A universal asynchronous receiver/transmitter, abbreviated UART /ˈjuːɑːrt/, is a computer hardware device that translates data between parallel and serial forms. UARTs are commonly used in conjunction with communication standards such as TIA (formerly EIA) RS-232, RS-422 or RS-485. The universal designation indicates that the data format and transmission speeds are configurable. The electric signaling levels and methods (such as differential signaling etc.) are handled by a driver circuit external to the UART.
— https://en.wikipedia.org/wiki/Universal_asynchronous_receiver/transmitter


Remember our analog voltage examples? There were some cases where 10mV mattered, some cases where 100mV mattered. There are other extreme cases where microvolts and picoamps matter!

Digital signals? They are much more forgiving in this regard - let's take a look at some common voltage levels:

Common Digital Signal Interpretation Voltage Levels

Look at those ranges! For LVC logic you could deliver a voltage anywhere between 2.0V and 3.6V and still "get away with it". 

You might be asking why the speed even matters - great question!  The higher frequency your signals are, the more that you must consider transmission line effects, return current and loop area, and EMI/EMC (electro-magnetics - yes, we hated that class too, don't worry)

These things still matter at 10 MHz, but they matter infinitely more at 1 GHz. The processor on a BeagleBone runs near 1 GHz, so it's not crazy to consider designing at higher frequency.

High Speed Digital Design

What does a mixed-signal designer mean, or think of, when they say they have high speed digital signals on their design?

Once again, it depends! They might be talking about a high speed serial communications interface, such as RGMII (commonly used to communicate to Ethernet transceiver PHY devices), USB 3.0 or a DDR memory interface. They also might have a wireless internet chip (Bluetooth) for their IoT project. They might have both! They might have many of each!

The topic of high speed digital design could be a blog series all on its' own - in fact people have written hundreds of papers, and books about the nuances of high speed digital design. 

The important thing to realize is that these types of interfaces are difficult to route on a PCB, and they are very sensitive to even minor errors! Mess up the trace impedance, routing structure or signal termination and you might have a completely non-functional interface to your network IC or memory! 

(Sometimes even worse than a non-functional interface is a marginally functional interface, which is where simulation and design verification become critical...but I digress.)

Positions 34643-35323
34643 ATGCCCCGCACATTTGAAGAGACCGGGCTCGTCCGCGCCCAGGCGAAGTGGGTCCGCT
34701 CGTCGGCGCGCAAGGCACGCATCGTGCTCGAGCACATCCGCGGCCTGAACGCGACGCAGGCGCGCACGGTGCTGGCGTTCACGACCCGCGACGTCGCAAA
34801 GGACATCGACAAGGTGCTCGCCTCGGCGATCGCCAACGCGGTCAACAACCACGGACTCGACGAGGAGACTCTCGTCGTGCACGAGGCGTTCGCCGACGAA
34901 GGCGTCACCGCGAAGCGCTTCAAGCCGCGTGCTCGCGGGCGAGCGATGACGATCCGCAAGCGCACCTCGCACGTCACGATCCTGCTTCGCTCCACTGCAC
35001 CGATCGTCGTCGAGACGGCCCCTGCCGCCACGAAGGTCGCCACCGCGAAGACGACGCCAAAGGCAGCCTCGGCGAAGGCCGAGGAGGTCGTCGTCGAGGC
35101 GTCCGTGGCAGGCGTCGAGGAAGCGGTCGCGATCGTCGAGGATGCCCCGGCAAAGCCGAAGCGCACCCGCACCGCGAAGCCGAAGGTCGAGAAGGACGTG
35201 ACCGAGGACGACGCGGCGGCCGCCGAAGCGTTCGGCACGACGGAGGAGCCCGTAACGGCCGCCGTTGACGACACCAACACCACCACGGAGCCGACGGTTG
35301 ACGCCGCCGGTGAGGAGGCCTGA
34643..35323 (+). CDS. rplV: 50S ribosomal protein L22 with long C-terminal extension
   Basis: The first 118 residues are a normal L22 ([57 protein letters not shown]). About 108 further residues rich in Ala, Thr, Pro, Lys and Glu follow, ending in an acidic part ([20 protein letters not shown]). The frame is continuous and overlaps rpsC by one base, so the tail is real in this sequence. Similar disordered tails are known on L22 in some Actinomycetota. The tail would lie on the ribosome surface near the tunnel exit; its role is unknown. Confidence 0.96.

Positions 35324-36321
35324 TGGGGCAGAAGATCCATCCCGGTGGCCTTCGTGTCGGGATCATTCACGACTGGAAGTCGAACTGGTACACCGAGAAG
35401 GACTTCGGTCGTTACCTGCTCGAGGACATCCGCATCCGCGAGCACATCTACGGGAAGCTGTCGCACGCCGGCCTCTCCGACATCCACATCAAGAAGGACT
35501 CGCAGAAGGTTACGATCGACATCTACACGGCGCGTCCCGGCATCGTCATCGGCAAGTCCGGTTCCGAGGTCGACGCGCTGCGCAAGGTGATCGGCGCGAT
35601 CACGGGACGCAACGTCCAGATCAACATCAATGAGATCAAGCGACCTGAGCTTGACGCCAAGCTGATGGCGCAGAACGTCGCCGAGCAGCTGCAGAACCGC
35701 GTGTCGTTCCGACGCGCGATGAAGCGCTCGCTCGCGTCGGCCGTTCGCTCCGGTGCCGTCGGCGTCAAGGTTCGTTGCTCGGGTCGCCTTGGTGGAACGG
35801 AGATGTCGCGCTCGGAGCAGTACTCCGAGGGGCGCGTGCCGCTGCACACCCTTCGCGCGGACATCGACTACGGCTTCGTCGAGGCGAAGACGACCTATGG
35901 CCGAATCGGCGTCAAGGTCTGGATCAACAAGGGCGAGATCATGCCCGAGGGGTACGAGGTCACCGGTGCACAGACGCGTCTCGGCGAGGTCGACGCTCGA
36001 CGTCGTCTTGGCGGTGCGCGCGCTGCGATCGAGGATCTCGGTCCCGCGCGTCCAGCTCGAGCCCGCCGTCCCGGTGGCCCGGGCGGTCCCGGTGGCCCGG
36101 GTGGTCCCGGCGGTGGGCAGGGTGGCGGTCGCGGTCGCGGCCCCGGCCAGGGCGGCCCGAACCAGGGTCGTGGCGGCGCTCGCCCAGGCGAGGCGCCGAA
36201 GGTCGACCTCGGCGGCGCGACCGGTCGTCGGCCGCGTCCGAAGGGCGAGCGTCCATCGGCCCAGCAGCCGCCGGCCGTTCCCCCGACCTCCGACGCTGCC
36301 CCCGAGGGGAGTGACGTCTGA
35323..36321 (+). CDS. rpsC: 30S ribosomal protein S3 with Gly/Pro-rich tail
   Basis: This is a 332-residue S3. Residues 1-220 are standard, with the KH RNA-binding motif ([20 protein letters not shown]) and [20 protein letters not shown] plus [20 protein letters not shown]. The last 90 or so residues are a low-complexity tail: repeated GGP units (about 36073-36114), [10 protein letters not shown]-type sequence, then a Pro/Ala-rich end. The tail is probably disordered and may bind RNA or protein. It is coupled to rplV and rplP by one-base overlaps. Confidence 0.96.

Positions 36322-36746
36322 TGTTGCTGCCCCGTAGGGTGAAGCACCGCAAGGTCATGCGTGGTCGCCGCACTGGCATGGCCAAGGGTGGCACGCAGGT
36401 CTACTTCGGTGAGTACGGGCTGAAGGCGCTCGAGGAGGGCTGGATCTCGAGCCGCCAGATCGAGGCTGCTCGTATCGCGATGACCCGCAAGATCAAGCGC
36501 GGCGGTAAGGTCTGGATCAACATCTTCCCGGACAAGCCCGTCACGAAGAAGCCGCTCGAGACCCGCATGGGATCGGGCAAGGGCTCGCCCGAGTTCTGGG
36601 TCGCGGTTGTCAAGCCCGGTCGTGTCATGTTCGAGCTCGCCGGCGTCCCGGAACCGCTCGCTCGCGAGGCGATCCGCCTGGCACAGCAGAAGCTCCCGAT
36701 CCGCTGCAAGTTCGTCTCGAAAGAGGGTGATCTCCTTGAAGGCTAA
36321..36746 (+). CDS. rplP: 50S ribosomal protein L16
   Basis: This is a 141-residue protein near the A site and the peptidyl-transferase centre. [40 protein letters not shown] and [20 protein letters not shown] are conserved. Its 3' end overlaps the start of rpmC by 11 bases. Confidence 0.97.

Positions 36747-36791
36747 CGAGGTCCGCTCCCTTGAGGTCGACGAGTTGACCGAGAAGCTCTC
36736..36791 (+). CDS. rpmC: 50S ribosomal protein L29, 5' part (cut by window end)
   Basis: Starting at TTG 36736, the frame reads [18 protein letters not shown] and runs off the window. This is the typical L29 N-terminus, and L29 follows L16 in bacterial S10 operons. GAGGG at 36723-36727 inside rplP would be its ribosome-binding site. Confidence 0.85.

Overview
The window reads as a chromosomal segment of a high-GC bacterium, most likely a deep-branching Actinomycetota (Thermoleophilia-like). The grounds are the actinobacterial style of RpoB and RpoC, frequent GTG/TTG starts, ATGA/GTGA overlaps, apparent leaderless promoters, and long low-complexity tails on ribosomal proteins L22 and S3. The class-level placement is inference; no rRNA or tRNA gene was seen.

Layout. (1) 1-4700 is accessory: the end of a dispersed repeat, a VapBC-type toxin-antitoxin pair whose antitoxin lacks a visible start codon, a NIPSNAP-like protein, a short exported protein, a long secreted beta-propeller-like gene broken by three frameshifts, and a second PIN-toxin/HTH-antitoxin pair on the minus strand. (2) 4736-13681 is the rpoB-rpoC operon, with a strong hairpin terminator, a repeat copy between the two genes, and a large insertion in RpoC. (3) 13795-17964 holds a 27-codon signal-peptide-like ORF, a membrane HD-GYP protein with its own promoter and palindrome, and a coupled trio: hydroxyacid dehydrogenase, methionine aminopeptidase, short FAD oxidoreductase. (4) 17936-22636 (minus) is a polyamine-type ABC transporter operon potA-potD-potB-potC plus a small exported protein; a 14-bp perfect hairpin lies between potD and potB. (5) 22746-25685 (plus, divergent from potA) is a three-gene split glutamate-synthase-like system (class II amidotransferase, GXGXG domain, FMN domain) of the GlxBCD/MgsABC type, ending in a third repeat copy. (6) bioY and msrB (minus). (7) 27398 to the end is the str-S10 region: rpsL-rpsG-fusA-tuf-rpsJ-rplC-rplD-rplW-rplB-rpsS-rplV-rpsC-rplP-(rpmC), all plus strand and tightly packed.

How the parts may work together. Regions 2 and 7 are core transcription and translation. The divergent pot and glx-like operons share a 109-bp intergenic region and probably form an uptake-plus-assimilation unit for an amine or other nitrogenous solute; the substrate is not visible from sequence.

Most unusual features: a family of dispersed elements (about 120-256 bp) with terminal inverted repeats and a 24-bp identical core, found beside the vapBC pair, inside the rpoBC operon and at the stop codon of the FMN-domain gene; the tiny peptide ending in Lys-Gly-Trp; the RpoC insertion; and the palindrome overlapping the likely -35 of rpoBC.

The same can be said for RF design, which has all the pitfalls of high speed digital and then some!

Power Design

What does a mixed-signal designer mean, or think of, when they say they have to do power design?

(By now I am sure you've caught on...it depends!)

Let's just make one assumption and carry on from there. You have been asked to design a system that runs from one "bus" voltage. This might be 24V-DC in a bench-top instrument, it might be a battery pack for a cell phone or other portable IoT device or it might be 24V-AC in an industrial application.

So if we take the above as the situation we as designers find ourselves in, think of all the different voltage levels we may need to provide

  • Microcontroller core and I/O voltages

    • 5.0V, 3.3V, 2.5V, 1.8V

  • Auxiliary voltages for things like valves, fans and relays

    • 48V, 24V, 12V

That is a lot of voltages that we need to create, and there might be a lot of current behind them as well. All of that power switching generates various kinds of noise (circuit to circuit interference) and heat (which might affect our sensitive analog circuits).

You also might have to design circuits to then "switch" that power you've generated on and off to turn your valves and relays on and off when your sensitive analog sensors tell you to do something! 

Wrapping It Up

OK, so now you know what we mean when we say mixed-signal design. And I'm sure you can begin to think of some of the challenges involved.

But don't worry! All of this design work can be done successfully. We ourselves have designed boards with all of the above (and more even!) that are shipping in products around the world.

If we learned to do it, you can learn to do it too! Just don't be afraid to ask questions, and make mistakes. I've learned the most from mistakes, not from easy successes.

Next time on the E3 Blog we'll be taking a look in a little more detail at what makes mixed-signal design hard(er) than other PCB designs (which are by no means easy).

Hope  you enjoyed this, and we hope to see you next time